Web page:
• God must therefore allow suffering and evil in order to bring about the good of a world of moral individuals.

There are a number of problems with this theodicy.

The main problem comes in the third proposition above: that suffering and evil are necessary in order to learn how to be moral. Surely this is not true of all moral virtues or concepts. The virtue of independence is not developed as a response to suffering: it’s developed out of a need for relying on one’s own judgment and action. One might also consider the amount of non-human suffering that exists and what connection this serves for the development of moral character.

Also, there is plenty of suffering and evil that does not seem to teach us any unique lessons. Showing compassion can be praiseworthy; but surely we can learn this without two-year olds dying from cancer or tornados ripping through towns every summer. And just what did we learn from the Holocaust that we didn’t know already? We didn’t know that mass murder was evil and needed the Nazi’s reign of terror to learn this?

One might argue, well supported by the evidence of post-Holocaust genocides, that mankind has not taken this lesson to heart. But this also undermines the theodicy. God’s goal, ex hypothesis, is to create moral individuals and he allows evil to allow us to learn the moral lessons we are supposed to learn. But if this is not working, then shouldn’t the tactics change? And so wouldn’t God’s failing to change tactics be a kind of moral failure? If a parent decides to beat his children to teach them how to behave properly, and comes to see that this doesn’t work, but continues to beat his children, then we would conclude that the parent is engaging in evil. And, moreover, even if the tactic did work, we still should not tolerate this in the parent. There are more humane ways to teach children how to behave properly.

So, suffering and evil are not necessary conditions for moral development. We can learn morality without being subjected to evil. Moreover, intentionally subjecting one to evil in order to teach them a lesson seems monstrous. There are other ways to teach the lesson and such lessons often don’t work any way.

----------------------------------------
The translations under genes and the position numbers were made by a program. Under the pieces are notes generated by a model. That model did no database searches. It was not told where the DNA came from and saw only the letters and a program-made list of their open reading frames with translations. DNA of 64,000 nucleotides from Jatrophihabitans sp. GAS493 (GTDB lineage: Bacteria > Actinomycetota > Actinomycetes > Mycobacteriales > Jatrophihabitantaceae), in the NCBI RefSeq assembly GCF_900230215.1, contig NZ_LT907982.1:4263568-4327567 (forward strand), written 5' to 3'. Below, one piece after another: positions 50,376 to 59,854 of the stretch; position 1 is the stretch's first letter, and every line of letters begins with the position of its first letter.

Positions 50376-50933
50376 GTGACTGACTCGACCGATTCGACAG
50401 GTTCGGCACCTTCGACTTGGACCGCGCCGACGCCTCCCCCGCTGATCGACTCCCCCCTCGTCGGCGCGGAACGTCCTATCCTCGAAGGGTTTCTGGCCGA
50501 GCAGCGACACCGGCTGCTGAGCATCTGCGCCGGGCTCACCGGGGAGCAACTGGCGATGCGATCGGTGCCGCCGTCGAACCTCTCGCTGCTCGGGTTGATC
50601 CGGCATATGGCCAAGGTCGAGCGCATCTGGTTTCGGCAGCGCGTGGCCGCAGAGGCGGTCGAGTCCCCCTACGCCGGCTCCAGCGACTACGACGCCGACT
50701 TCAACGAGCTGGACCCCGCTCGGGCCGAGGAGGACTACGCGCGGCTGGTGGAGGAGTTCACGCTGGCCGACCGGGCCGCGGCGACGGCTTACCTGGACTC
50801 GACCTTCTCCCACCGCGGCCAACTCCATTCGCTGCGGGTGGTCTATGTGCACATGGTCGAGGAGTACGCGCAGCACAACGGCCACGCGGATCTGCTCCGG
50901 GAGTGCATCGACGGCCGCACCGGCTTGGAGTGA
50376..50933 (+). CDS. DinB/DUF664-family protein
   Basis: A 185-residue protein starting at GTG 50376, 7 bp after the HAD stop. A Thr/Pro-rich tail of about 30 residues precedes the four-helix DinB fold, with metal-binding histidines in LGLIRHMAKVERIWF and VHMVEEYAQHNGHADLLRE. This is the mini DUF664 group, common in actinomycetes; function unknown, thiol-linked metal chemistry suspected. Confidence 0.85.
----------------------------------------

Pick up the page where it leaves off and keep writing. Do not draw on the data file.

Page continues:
Another important problem with this theodicy is that it makes a fetish out of suffering. If morality depends on the existence of suffering, then if there was no suffering, we would have to create suffering just to have morality. This strikes me as perverse. Suffering should not be a moral primary; it is secondary to the primary concern of morality: learning how to best live one’s life.

This also leads to a new paradox. The idea here is that morality needs suffering to develop virtues like compassion. But if there was no suffering in the world, would we need the virtue of compassion? It seems like the virtues that are most likely to be pointed to as being developed in response to evils are the virtues that are only needed because there are evils in the world. This undermines the theodicy because if God didn’t allow the evil in the first place, we wouldn’t need those virtues and so we would have no need to learn them by experiencing evil.

One common response to this is that these virtues are needed for the next world, for heaven, or for some deeper relationship with God. A problem with this move is that this is wholly arbitrary speculation. How can anyone know this? One could just as easily argue that one cannot get into heaven without being able to play badminton. And even one could know this, it doesn’t justify the evil. Consider again the parent who beats his children to teach them to behave. The fact that his goal is a good thing doesn’t justify his means. One should wonder about the justice of God if he creates the world in such a way that the only way to get to his kingdom is to have to learn virtues that rely on experiencing evil.